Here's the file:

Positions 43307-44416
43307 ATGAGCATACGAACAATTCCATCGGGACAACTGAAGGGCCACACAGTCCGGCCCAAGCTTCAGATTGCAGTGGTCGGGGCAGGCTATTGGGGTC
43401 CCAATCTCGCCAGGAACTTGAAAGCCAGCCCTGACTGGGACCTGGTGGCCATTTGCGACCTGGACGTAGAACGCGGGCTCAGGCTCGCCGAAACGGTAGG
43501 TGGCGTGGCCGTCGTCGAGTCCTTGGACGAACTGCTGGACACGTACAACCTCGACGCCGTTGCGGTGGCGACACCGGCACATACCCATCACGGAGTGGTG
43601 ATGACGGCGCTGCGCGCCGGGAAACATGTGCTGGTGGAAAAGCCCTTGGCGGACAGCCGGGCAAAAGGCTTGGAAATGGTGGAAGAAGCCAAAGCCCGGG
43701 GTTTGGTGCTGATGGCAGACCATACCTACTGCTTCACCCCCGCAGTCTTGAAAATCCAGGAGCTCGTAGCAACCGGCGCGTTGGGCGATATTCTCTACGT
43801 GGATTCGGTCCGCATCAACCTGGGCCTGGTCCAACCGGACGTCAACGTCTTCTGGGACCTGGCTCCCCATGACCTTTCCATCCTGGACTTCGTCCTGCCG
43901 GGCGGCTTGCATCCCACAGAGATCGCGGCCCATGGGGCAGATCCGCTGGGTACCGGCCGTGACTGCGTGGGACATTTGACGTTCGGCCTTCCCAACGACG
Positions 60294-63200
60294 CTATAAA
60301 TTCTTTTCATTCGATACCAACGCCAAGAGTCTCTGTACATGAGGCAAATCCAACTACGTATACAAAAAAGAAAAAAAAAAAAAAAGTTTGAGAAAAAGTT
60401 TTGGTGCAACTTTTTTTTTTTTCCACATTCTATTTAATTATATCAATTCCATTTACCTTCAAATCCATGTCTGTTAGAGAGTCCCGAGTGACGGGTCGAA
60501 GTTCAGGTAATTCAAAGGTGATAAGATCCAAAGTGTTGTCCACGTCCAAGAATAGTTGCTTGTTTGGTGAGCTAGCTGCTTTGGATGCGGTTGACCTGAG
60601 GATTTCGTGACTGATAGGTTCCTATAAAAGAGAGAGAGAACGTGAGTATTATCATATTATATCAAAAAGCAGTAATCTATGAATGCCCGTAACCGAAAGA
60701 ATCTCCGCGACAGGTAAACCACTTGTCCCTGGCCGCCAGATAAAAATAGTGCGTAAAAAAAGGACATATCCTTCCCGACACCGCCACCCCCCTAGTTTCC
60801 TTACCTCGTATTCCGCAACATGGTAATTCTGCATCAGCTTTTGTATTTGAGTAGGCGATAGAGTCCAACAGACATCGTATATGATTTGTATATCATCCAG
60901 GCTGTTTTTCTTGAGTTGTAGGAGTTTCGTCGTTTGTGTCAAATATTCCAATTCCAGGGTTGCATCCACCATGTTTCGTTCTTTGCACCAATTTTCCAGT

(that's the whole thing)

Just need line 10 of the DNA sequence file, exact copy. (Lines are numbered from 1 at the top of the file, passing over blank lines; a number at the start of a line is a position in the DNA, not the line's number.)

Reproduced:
60294 CTATAAA